24. More likely they just haven't had time to experience a decade of a series with remarkably few advancements. It's not like the standards that people hold for this game are unreasonable. Most people just want it to be up to par with other modern video games in terms of features and performance. Some people have probably just heard "Maybe next game" a few too many times. I don't know who or what you're talking about specifically here, but I feel like professional performance and game design philosophies are totally fair game when criticizing a video game company, as long as you provide evidence to back up your statements. It's really the policy they should have had from the start. No good can come from announcing features that not only are you 100% sure you can get in game, but have already been almost entirely implemented. I might even go so far as to say you should wait until they are fully implemented. Best case scenario: people no what to expect. Worst case? Everyone is angry at you for not fulfilling promises. I think the real problem people had in that thread was that BIS made all these announcements and then just kind of tapered off talking about them, almost like they hoped people would forget, which left a lot of people confused and frustrated. Not talking too much about what you are working on is a good policy in advance. It doesn't work nearly as well when applied retroactively. On the one hand, this sucks and I get it. On the other hand, though, this doesn't really make anything better. It might even make it worse.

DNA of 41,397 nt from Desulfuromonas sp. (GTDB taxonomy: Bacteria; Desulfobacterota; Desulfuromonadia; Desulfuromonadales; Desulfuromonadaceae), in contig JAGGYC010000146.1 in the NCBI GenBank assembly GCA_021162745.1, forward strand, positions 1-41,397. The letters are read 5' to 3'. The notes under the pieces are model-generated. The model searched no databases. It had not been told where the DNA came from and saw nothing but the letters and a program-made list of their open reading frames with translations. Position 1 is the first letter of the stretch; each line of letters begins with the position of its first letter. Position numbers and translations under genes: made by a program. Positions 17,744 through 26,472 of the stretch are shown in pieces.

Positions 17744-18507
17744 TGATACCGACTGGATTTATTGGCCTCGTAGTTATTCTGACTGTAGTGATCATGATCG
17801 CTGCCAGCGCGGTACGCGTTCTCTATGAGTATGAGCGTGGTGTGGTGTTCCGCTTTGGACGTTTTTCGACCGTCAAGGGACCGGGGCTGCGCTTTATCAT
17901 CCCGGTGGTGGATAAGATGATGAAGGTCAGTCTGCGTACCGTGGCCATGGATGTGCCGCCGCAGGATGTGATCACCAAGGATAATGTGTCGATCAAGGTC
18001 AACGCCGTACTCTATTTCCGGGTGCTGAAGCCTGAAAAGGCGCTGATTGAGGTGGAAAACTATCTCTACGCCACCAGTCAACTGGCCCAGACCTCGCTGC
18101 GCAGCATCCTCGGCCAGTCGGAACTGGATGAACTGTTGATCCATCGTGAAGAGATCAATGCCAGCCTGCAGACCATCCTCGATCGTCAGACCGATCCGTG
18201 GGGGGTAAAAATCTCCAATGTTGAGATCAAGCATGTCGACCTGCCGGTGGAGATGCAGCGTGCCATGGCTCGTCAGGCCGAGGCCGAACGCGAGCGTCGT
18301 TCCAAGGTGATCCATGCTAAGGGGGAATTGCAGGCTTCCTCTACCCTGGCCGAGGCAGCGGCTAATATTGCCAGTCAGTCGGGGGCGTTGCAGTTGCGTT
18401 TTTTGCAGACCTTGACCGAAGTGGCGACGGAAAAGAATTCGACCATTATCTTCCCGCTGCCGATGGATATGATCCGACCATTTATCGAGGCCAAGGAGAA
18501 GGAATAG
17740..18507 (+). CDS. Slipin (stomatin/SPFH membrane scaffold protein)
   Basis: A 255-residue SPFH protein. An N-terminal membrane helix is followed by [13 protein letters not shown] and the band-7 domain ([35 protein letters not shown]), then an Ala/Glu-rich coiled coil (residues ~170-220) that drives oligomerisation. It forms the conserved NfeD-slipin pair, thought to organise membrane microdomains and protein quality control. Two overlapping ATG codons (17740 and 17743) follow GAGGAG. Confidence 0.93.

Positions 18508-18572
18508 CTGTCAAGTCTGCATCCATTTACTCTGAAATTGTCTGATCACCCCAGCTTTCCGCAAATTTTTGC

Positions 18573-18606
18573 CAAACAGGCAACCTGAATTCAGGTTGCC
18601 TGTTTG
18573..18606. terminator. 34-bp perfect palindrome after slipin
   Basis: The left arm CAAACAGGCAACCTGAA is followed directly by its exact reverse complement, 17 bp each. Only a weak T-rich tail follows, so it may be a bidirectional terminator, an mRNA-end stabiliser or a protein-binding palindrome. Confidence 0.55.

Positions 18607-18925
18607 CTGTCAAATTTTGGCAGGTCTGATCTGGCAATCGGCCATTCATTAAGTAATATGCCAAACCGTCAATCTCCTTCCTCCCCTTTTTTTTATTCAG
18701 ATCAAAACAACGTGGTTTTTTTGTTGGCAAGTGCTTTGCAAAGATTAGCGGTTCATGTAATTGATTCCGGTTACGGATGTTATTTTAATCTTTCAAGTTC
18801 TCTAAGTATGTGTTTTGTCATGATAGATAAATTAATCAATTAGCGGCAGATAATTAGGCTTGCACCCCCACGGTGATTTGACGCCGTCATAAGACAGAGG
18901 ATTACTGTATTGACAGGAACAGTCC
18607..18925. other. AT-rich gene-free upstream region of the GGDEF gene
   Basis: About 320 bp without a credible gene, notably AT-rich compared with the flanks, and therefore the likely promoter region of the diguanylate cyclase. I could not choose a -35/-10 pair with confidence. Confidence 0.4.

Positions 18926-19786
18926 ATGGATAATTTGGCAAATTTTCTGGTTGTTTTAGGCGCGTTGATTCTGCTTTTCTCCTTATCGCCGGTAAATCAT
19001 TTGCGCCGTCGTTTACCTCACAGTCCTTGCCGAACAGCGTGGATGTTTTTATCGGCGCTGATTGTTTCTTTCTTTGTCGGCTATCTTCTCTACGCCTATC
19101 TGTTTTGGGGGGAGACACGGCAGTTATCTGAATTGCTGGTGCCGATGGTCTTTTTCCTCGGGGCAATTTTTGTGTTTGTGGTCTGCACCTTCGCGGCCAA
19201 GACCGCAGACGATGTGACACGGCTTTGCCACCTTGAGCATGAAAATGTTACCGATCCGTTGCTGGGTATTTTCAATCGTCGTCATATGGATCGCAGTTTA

25. I certainly hope this isn't the case, but if it is then BIS is in real trouble because so many things that are needed to make Arma better are engine side enhancements. Unless they decide to start licensing engines, they will still be using the same engine that Arma is on with all the same problems that Arma has.